The scent of balsam fir propelled a forestry student to build a company based on essential oils written by Seamus Casey photography by Dan Hawk Robert Seidel was studying forestry in New York in the 1970s when he encountered the aroma of balsam fir. This set off a “quest” for the extraction of aromatic compounds from natural products and, later, designing his own distillation equipment. He learned everything he could find on the topic and then, at Powell’s Books, found a six-volume set of books, The Essential Oils by Ernest Guenther. “I devoured all six volumes and still use that set of books today.” “I started my business in 1977 with the goal of supplying true essential oils to the consumer, the herbalists, soap makers and candle makers,” Seidel said. The Essential Oil Company, based in Portland, imports the majority of its essential oils from around the world—rose from Bulgaria…

Jason McNeal Graham of Bend leverages humor while addressing serious topics.

WOtta Fellow

The artist known as MOsley WOtta embarks on a new chapter encouraging dialogue interview by Cathy Carroll When Jason McNeal Graham of Bend, better known as MOsley WOtta, describes himself as a “multiethnic, multimedia, multivitamin artist,” it’s clear that humor doesn’t run counter to his writing, painting, and music. He recently received a Fields Artist Fellowship, a partnership between Oregon Humanities and Oregon Community Foundation to invest in individual artists and culture bearers and their communities. Four Fields Artist Fellows will receive $100,000 each during the next two years, along with robust professional development, networking, and community building opportunities. With this fellowship, he plans to produce multimedia performances, collaborative murals and stories addressing and explore system inequities in Oregon and encourage dialogue throughout the state. His work in music and writing has been featured on “TEDx, NPR, the NBA, and several other three letter acronyms,” according to Graham, and he…

Argonaut bikes are made with sealed resin and pressurized carbon for a sleek, stable ride.

Argonaut Cycles—Wheels of Fortune

Argonaut Cycles drives a carbon manufacturing and aesthetic revolution Written by Kevin Max The Argonaut Cycles bike manufacturing space in Bend may seem like many other modern maker spaces in Oregon—a stylish small array of furniture, an espresso machine, the latest craft Pilsner from a local brewer and a large screen TV to watch the Tour de France and other cycling events. Then there’s the Argonaut bike that, while motionless on a stand, feels like speed interrupted. Its lithe carbon frame has an appearance so clean and smooth that it feels as if no manufacturing process was involved in its creation. Indeed, none of this was accidental. “I wanted more control over the material and more ability to differentiate,” said Argonaut founder and owner Ben Farver. When he first started making bikes in Portland in 2007, Farver was working with steel frames and what he describes as a lot of…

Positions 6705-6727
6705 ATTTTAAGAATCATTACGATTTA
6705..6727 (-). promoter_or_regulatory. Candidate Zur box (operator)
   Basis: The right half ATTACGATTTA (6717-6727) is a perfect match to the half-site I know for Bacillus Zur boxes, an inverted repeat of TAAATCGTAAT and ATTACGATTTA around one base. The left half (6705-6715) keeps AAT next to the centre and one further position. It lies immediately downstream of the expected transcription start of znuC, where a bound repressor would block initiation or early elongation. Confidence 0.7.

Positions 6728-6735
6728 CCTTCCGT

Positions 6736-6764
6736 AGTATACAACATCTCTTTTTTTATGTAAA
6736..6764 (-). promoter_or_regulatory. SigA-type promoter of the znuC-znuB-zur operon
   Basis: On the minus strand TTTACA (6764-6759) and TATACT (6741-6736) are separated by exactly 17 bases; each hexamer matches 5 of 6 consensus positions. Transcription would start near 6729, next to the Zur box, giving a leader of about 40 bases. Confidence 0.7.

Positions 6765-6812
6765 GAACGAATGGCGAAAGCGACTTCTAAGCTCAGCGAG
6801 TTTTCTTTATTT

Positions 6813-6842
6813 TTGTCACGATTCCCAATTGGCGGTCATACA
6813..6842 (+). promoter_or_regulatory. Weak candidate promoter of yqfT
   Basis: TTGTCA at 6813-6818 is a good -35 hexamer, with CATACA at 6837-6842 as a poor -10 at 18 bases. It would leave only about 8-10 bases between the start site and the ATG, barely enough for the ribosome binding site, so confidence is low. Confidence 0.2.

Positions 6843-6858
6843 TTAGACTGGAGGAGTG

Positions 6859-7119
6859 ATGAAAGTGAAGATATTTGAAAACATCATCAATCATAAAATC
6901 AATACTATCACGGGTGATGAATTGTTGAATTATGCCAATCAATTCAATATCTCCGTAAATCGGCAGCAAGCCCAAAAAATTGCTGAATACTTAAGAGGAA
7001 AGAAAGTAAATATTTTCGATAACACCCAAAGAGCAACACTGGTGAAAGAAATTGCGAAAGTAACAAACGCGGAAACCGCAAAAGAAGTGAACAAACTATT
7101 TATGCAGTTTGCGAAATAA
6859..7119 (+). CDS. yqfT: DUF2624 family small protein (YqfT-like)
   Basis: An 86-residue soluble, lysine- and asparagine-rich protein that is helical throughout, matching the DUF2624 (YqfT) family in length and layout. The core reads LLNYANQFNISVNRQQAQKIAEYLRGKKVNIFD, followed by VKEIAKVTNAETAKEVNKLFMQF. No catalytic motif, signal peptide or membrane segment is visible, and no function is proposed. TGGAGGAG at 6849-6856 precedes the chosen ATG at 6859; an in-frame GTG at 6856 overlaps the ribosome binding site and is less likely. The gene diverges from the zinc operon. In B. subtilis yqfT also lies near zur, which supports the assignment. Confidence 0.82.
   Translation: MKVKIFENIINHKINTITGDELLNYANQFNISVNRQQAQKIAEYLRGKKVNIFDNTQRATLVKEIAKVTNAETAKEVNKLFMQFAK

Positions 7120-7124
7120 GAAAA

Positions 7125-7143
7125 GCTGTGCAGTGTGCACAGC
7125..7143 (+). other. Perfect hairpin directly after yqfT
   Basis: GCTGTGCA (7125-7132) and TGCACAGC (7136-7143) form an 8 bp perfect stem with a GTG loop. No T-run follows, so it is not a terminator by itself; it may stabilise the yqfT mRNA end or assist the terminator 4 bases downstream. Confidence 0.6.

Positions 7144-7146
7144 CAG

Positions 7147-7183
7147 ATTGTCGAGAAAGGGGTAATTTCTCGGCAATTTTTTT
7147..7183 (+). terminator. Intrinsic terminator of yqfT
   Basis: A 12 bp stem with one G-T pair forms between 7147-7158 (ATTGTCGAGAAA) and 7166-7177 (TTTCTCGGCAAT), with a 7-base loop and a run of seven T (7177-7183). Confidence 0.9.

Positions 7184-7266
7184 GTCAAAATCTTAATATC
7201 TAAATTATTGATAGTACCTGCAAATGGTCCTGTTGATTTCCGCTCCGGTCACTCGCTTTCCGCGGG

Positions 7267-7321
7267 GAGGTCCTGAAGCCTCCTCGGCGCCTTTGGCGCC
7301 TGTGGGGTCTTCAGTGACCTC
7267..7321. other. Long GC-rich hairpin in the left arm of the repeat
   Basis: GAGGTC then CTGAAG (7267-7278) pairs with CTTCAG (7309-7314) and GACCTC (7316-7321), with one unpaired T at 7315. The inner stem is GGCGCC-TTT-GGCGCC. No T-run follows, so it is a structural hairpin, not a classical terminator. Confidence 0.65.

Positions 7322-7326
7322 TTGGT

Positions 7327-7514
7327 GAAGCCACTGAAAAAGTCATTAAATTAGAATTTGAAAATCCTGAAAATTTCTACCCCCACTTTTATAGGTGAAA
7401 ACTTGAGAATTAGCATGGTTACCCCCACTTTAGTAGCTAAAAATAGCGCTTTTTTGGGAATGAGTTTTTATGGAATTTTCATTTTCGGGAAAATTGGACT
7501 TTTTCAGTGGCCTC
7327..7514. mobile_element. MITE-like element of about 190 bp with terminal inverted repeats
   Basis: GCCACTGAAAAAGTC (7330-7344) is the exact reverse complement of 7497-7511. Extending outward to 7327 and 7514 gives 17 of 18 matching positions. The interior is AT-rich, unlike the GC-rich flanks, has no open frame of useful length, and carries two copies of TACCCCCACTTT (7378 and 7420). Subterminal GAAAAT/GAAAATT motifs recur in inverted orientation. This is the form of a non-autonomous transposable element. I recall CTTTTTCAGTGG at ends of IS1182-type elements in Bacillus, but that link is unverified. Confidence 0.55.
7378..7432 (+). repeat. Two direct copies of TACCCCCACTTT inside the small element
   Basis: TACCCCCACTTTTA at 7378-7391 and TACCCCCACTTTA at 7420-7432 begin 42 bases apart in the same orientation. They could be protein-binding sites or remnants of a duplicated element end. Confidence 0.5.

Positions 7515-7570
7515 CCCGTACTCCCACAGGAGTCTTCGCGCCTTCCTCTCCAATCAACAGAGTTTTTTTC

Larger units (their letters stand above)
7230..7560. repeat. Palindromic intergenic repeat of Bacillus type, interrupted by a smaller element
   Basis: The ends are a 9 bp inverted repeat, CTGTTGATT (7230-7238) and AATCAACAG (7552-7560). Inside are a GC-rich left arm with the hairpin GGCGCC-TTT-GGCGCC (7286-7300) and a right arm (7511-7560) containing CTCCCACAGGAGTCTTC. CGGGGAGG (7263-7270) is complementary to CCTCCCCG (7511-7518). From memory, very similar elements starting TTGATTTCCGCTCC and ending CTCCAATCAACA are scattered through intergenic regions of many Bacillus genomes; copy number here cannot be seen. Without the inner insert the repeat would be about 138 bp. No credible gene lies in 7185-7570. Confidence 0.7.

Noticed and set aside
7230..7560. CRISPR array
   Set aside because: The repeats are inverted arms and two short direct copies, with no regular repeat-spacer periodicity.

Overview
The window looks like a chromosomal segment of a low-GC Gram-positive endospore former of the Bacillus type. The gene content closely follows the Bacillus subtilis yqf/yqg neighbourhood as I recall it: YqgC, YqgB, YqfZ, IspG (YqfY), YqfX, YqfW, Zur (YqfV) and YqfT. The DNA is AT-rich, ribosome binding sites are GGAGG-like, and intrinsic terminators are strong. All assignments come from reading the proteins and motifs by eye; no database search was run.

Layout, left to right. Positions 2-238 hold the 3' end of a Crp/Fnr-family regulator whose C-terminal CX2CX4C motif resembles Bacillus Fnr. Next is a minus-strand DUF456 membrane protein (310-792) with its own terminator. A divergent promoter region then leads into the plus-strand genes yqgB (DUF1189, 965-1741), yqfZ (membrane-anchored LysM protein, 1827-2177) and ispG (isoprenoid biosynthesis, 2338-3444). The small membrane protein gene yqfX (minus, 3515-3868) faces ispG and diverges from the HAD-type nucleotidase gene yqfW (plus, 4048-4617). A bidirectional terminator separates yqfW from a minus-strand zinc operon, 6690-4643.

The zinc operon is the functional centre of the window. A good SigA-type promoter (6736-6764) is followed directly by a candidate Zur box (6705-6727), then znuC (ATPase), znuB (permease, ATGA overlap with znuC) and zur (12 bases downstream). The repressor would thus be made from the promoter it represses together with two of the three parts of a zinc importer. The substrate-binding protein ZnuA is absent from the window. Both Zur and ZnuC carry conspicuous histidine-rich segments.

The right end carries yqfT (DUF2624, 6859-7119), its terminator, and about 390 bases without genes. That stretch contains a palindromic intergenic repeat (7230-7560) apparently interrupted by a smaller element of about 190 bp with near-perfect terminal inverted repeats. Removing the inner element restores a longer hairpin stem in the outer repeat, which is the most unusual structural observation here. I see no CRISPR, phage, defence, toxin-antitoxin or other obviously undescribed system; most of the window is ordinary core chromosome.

Parks and gardens proposed for the riverbank.

Albina Rising

After bulldozers, highways and development brought down Portland’s historic cultural hub of the Black community, an innovative path forward emerges Written by Fiona Max On a Friday evening in the ’60s, locals of Northeast Portland’s Albina district could be found in the Hill Block building, an iconic, domed building on the corner of Williams and Russell Street. At the time, the place was home to the Cotton Club, a jazz club which had quickly gained popularity under owner Paul Knauls. Knauls had worked his way into the scene in Spokane, Washington, at the Davenport Hotel, and had gone to Portland in search of a venue of his own. He bought the rundown Cotton Club in 1963, and brought it back to life. Its fall, Knauls said, would come in 1968, after the assassination of Martin Luther King Jr., as tensions between the Black and white community ran high. “People came…

Kate Fitzpatrick, the new executive director of Deschutes River Conservancy, thinks big.

Water Wisdom

How the Deschutes River Conservancy aims to bridge the divide among water users Interview by Kevin Max Whiskey is for drinking and water is for fighting. At the Deschutes River Conservancy in Central Oregon, they’re taking the fight out of water. The new executive director, Kate Fitzpatrick, is a veteran of the organization and skillful ambassador among the widely divergent stakeholders of water management and marketing. We caught up with her just after the river conservancy received federal funds for new projects. What are the different water interests you’re balancing on a daily basis? We are balancing water demands for healthy river flows, irrigated agriculture and growing urban communities. The lion’s share of water in the Deschutes Basin (86 percent) is allocated in the form of water rights that are diverted from the river to support irrigated agriculture. The challenge is to restore more natural flows to the river while…